The “Play Like A Girl” sticker was part of a campaign in Nashville that Fuller has embraced, encouraging girls to stick with sport and get into science, technology, engineering and math academic pursuits. The message was also on the masks worn in the stands at Faurot Field by her parents. She’s been active in a number of other societal causes outside of her sport.
If you want to find someone to throw onto a national stage as an impromptu ambassador for your athletic program, your school and an entire gender, Sarah Fuller is an extremely good choice.
“There’s moments in time nobody really knows about or you can’t forecast,” Mason said. “I couldn’t have forecast this week the number of specialists that could be lost. I think there was something bigger at work here. I’ve always believed women are capable of doing fantastic things.
“I know we think of football being a man’s sport, and it is, for the most part. Ninety-nine percent of it is. But she made some history. She did what most thought would never be done. … Sarah Fuller was just able to show that this game is not just limited to one sex.”
The troglodytes out there who are weirdly bothered or threatened by Fuller kicking for Vanderbilt need to understand something: this was not a publicity stunt from a winless team or a coach on the hot seat trying to engender some positive P.R. This was a marriage of program necessity and individual willingness to take on a challenge.
Lacking kickers—there is a backup quarterback and another skill-position player who kicked some in high school—the football program reached out to Vandy soccer. (Vandy women’s soccer; the men’s program was eliminated a few years ago.) On Monday morning, assistant soccer coach Ken Masuhr called Fuller, who was packing up her things to go home to Texas for Thanksgiving. He asked if she’d ever kicked a football before.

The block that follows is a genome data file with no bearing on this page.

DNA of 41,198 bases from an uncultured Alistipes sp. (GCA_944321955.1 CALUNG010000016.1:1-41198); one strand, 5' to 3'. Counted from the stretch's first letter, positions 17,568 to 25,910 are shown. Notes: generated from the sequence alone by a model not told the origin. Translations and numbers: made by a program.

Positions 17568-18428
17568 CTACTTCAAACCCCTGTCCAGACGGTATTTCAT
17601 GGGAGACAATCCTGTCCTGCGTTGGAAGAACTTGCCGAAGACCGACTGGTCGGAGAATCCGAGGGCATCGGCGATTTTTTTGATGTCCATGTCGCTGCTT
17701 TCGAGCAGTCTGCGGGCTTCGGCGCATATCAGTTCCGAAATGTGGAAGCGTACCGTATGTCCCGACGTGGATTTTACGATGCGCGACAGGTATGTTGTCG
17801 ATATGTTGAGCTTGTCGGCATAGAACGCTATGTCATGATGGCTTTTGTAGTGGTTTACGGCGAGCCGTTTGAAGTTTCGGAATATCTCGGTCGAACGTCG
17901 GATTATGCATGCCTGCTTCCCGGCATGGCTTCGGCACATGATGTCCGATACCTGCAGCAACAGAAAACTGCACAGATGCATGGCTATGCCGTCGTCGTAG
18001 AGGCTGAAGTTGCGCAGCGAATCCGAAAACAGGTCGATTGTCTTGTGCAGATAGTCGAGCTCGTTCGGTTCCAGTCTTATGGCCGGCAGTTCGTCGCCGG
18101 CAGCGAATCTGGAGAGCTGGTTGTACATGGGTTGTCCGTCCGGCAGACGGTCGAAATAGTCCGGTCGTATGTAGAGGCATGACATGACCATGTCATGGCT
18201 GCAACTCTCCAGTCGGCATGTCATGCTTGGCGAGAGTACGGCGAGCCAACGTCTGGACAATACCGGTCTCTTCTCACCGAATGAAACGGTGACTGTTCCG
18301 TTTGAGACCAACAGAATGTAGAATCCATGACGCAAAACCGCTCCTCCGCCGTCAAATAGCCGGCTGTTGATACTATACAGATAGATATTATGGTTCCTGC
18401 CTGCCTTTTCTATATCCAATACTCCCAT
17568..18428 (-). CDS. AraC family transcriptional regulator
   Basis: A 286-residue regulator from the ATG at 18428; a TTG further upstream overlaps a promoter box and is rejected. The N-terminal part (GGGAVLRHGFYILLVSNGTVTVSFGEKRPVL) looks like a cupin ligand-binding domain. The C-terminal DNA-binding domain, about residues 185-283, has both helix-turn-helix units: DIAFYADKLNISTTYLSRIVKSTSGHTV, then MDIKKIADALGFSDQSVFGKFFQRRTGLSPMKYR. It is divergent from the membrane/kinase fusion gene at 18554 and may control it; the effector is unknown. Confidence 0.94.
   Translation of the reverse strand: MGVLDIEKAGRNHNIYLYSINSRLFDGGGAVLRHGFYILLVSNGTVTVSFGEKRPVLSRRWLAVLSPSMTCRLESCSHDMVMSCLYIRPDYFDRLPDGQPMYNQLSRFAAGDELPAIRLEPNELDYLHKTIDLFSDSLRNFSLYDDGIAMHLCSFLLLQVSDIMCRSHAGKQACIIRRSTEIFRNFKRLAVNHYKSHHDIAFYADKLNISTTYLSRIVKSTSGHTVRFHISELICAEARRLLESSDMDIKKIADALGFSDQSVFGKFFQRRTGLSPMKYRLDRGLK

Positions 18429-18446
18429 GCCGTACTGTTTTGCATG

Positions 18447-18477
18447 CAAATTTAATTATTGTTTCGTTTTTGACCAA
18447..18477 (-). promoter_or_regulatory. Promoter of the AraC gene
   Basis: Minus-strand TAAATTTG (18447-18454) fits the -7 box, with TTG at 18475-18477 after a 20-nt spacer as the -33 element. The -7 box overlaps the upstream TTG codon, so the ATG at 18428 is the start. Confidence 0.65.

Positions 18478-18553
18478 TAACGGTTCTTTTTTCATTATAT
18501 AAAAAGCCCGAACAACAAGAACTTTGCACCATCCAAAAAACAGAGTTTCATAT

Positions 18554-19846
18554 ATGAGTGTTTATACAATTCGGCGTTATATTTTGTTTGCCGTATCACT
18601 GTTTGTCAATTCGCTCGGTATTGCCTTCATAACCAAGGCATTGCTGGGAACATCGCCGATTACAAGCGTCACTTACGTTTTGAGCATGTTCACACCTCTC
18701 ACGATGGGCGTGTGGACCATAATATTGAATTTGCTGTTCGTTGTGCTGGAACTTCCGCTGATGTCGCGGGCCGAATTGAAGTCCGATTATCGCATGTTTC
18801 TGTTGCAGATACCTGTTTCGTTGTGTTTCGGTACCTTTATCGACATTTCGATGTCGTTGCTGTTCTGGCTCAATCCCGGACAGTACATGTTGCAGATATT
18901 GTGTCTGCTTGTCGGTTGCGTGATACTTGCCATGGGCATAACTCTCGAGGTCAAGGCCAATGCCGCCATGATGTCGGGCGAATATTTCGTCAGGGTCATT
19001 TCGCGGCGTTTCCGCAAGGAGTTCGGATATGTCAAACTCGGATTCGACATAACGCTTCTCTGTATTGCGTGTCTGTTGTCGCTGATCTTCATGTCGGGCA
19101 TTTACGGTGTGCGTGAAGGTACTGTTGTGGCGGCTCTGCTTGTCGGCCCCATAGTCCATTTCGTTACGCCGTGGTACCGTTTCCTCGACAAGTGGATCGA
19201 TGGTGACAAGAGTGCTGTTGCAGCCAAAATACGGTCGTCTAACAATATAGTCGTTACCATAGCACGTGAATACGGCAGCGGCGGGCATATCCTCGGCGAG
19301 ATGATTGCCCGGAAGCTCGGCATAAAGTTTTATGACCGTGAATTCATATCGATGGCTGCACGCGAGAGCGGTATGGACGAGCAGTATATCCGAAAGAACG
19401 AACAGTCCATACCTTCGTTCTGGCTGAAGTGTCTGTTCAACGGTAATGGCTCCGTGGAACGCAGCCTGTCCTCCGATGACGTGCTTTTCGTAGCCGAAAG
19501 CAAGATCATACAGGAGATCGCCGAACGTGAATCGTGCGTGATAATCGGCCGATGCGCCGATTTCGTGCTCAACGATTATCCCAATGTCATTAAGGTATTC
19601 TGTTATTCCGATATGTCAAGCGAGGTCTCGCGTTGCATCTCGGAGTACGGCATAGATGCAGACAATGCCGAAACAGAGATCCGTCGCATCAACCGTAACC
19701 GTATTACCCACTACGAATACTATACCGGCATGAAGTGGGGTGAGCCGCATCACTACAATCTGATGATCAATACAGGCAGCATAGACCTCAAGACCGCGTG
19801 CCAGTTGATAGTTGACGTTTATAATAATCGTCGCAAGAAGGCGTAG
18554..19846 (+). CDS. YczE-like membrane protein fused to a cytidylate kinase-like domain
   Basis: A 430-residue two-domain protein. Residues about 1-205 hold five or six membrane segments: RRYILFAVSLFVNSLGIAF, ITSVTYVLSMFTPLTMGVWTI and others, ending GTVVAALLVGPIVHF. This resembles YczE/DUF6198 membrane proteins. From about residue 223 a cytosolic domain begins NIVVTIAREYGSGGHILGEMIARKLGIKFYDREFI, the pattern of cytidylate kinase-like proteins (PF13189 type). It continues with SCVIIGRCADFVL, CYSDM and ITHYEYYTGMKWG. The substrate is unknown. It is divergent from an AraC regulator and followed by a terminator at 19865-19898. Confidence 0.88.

She had. And she already had been in the Vandy athletic COVID testing protocol, so there was no acclimation problem. And, yes, she was willing to drop her plans and report to the Vandy football facility in an hour.
Fuller’s first practice field goal was good, and she kept making them at a consistent rate. She said her max distance was about 38 yards. “She came in not scared at all,” said linebacker Ethan Barr. “All week she was really confident. She’s proven to us she can kick the ball.”
Unfortunately for Fuller, she never got a chance at a scoring kick Saturday. Vandy never got inside the Missouri 30-yard-line, so there were no field-goal attempts and no extra points.
Her kickoff was short, but to the disappointment of some haters who were hoping this experiment would flop, that was by design. The coaching staff wanted to keep her kicking motion consistent with what she was accustomed to in soccer, which meant a directional kick with no follow-through.
What she wants to do now is to stay with the football team and learn more about kicking an oblong ball.
“I would be happy to if they’ll have me,” Fuller said. “Honestly, I’m having so much fun and I want to learn more about how to kick and how to do things better. Because I really think I can refine it and get better. I’m excited.”
Sarah Fuller said that while still wearing her No. 32 Vanderbilt football jersey. It fit perfectly.